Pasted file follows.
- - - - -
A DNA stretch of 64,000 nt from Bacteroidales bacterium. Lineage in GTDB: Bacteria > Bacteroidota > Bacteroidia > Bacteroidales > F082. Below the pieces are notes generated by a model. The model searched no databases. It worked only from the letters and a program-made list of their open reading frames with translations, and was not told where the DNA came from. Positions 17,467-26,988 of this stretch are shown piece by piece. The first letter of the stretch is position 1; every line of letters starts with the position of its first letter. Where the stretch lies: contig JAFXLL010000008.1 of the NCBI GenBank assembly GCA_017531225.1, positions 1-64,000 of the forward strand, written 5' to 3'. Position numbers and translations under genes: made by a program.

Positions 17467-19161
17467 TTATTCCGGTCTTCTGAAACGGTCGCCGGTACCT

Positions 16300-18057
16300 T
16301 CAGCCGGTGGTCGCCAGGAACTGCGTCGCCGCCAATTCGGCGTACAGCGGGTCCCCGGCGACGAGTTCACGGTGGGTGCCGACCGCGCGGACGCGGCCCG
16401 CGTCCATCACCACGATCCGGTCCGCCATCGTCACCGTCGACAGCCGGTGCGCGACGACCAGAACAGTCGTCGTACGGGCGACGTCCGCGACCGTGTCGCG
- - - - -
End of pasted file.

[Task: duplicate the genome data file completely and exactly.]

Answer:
A DNA stretch of 64,000 nt from Bacteroidales bacterium. Lineage in GTDB: Bacteria > Bacteroidota > Bacteroidia > Bacteroidales > F082. Below the pieces are notes generated by a model. The model searched no databases. It worked only from the letters and a program-made list of their open reading frames with translations, and was not told where the DNA came from. Positions 17,467-26,988 of this stretch are shown piece by piece. The first letter of the stretch is position 1; every line of letters starts with the position of its first letter. Where the stretch lies: contig JAFXLL010000008.1 of the NCBI GenBank assembly GCA_017531225.1, positions 1-64,000 of the forward strand, written 5' to 3'. Position numbers and translations under genes: made by a program.

Positions 17467-19161
17467 TTATTCCGGTCTTCTGAAACGGTCGCCGGTACCT

Positions 16300-18057
16300 T
16301 CAGCCGGTGGTCGCCAGGAACTGCGTCGCCGCCAATTCGGCGTACAGCGGGTCCCCGGCGACGAGTTCACGGTGGGTGCCGACCGCGCGGACGCGGCCCG
16401 CGTCCATCACCACGATCCGGTCCGCCATCGTCACCGTCGACAGCCGGTGCGCGACGACCAGAACAGTCGTCGTACGGGCGACGTCCGCGACCGTGTCGCG